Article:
Put Your Butt in the Bleachers

Baseball is America's pastime. Every citizen should have the fiscal means to attend at least one game a year; it's our patriotic duty. Using the aforementioned tips, your trip to the ballpark doesn' have to break the bank. I'll see you in the cheap seats.

Questions & Answers

    Comments

      0 of 8192 characters used
      Post Comment

      No comments yet.

      working

      This website uses cookies

      As a user in the EEA, your approval is needed on a few things. To provide a better website experience, toughnickel.com uses cookies (and other similar technologies) and may collect, process, and share personal data. Please choose which areas of our service you consent to our doing so.

      For more information on managing or withdrawing consents and how we handle data, visit our Privacy Policy at: https://toughnickel.com/privacy-policy#gdpr

      Show Details
      Necessary
      HubPages Device IDThis is used to identify particular browsers or devices when the access the service, and is used for security reasons.
      LoginThis is necessary to sign in to the HubPages Service.
      Google RecaptchaThis is used to prevent bots and spam. (Privacy Policy)
      AkismetThis is used to detect comment spam. (Privacy Policy)
      HubPages Google AnalyticsThis is used to provide data on traffic to our website, all personally identifyable data is anonymized. (Privacy Policy)
      HubPages Traffic PixelThis is used to collect data on traffic to articles and other pages on our site. Unless you are signed in to a HubPages account, all personally identifiable information is anonymized.
      Amazon Web ServicesThis is a cloud services platform that we used to host our service. (Privacy Policy)
      CloudflareThis is a cloud CDN service that we use to efficiently deliver files required for our service to operate such as javascript, cascading style sheets, images, and videos. (Privacy Policy)
      Google Hosted LibrariesJavascript software libraries such as jQuery are loaded at endpoints on the googleapis.com or gstatic.com domains, for performance and efficiency reasons. (Privacy Policy)
      Features
      Google Custom SearchThis is feature allows you to search the site. (Privacy Policy)
      Google MapsSome articles have Google Maps embedded in them. (Privacy Policy)
      Google ChartsThis is used to display charts and graphs on articles and the author center. (Privacy Policy)
      Google AdSense Host APIThis service allows you to sign up for or associate a Google AdSense account with HubPages, so that you can earn money from ads on your articles. No data is shared unless you engage with this feature. (Privacy Policy)
      Google YouTubeSome articles have YouTube videos embedded in them. (Privacy Policy)
      VimeoSome articles have Vimeo videos embedded in them. (Privacy Policy)
      PaypalThis is used for a registered author who enrolls in the HubPages Earnings program and requests to be paid via PayPal. No data is shared with Paypal unless you engage with this feature. (Privacy Policy)
      Facebook LoginYou can use this to streamline signing up for, or signing in to your Hubpages account. No data is shared with Facebook unless you engage with this feature. (Privacy Policy)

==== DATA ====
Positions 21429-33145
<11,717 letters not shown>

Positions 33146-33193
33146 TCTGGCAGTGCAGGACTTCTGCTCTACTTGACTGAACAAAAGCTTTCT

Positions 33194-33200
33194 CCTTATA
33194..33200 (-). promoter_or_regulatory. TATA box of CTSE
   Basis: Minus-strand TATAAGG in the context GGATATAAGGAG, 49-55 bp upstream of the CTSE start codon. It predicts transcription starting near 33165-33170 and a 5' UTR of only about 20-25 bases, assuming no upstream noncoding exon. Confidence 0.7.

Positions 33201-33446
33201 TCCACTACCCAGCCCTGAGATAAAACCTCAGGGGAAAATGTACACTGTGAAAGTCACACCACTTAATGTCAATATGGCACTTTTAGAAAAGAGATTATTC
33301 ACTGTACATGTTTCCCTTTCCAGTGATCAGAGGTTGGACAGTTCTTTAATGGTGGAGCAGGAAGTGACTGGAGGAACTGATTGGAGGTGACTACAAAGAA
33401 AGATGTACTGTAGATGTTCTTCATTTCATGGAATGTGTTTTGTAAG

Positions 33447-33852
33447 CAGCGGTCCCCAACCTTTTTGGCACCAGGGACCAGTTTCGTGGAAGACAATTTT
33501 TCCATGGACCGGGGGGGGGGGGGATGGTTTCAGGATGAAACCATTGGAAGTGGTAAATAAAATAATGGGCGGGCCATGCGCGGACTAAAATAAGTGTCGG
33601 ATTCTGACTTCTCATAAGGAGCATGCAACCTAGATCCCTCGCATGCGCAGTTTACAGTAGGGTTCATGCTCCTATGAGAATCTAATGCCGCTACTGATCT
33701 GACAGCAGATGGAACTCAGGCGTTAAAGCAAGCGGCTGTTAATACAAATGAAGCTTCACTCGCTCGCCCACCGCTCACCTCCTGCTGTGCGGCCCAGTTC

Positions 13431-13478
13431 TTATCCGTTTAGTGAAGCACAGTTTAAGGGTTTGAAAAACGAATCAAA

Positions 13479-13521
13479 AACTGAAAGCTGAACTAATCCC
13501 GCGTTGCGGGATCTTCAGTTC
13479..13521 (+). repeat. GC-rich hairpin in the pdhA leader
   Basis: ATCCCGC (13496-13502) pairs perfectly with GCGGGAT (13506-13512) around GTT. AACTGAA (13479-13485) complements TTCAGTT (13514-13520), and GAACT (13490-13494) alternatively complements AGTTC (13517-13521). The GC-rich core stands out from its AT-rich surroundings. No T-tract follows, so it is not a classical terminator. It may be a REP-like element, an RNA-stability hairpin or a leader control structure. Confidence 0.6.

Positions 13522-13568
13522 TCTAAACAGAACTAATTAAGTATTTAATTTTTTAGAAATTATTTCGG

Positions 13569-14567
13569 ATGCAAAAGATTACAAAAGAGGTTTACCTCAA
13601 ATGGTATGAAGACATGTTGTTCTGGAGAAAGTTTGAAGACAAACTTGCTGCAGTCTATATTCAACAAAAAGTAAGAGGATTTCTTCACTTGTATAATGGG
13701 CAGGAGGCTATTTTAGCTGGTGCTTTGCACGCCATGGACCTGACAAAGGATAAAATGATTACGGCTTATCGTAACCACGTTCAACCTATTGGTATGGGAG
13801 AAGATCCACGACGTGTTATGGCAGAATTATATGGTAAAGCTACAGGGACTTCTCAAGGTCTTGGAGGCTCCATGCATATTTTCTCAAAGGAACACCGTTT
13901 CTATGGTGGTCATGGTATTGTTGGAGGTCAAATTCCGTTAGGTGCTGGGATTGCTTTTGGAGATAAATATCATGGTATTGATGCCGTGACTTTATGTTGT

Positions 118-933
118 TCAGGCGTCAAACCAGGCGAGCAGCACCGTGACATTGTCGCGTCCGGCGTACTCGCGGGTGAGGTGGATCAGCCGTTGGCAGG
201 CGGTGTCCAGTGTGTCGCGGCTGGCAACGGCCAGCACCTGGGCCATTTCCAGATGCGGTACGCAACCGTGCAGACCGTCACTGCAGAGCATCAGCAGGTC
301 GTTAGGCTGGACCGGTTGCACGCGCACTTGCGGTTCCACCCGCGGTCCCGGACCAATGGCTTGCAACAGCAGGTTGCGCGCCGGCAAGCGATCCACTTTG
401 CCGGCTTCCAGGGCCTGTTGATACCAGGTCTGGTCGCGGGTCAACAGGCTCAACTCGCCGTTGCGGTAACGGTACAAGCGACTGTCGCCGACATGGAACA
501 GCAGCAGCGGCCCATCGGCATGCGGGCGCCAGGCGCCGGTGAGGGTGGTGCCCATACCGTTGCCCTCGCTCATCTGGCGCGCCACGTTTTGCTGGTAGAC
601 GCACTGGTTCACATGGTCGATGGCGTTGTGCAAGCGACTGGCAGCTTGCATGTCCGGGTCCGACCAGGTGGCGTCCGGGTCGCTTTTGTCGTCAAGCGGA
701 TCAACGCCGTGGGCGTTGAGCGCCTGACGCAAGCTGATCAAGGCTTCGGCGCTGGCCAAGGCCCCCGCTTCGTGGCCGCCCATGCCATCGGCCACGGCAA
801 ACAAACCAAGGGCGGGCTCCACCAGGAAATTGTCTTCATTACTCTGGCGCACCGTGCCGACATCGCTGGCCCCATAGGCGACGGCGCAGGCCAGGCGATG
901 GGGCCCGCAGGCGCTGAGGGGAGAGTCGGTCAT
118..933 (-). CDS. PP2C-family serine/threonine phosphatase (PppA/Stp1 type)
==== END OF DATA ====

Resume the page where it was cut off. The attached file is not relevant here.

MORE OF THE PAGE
MavenThis supports the Maven widget and search functionality. (Privacy Policy)
      Marketing
      Google AdSenseThis is an ad network. (Privacy Policy)
      Google DoubleClickGoogle provides ad serving technology and runs an ad network. (Privacy Policy)
      Index ExchangeThis is an ad network. (Privacy Policy)
      SovrnThis is an ad network. (Privacy Policy)
      Facebook AdsThis is an ad network. (Privacy Policy)
      Amazon Unified Ad MarketplaceThis is an ad network. (Privacy Policy)
      AppNexusThis is an ad network. (Privacy Policy)
      OpenxThis is an ad network. (Privacy Policy)
      Rubicon ProjectThis is an ad network. (Privacy Policy)
      TripleLiftThis is an ad network. (Privacy Policy)
      Say MediaWe partner with Say Media to deliver ad campaigns on our sites. (Privacy Policy)
      Remarketing PixelsWe may use remarketing pixels from advertising networks such as Google AdWords, Bing Ads, and Facebook in order to advertise the HubPages Service to people that have visited our sites.
      Conversion Tracking PixelsWe may use conversion tracking pixels from advertising networks such as Google AdWords, Bing Ads, and Facebook in order to identify when an advertisement has successfully resulted in the desired action, such as signing up for the HubPages Service or publishing an article on the HubPages Service.
      Statistics
      Author Google AnalyticsThis is used to provide traffic data and reports to the authors of articles on the HubPages Service. (Privacy Policy)
      ComscoreComScore is a media measurement and analytics company providing marketing data and analytics to enterprises, media and advertising agencies, and publishers. Non-consent will result in ComScore only processing obfuscated personal data. (Privacy Policy)
      Amazon Tracking PixelSome articles display amazon products as part of the Amazon Affiliate program, this pixel provides traffic statistics for those products (Privacy Policy)
      ClickscoThis is a data management platform studying reader behavior (Privacy Policy)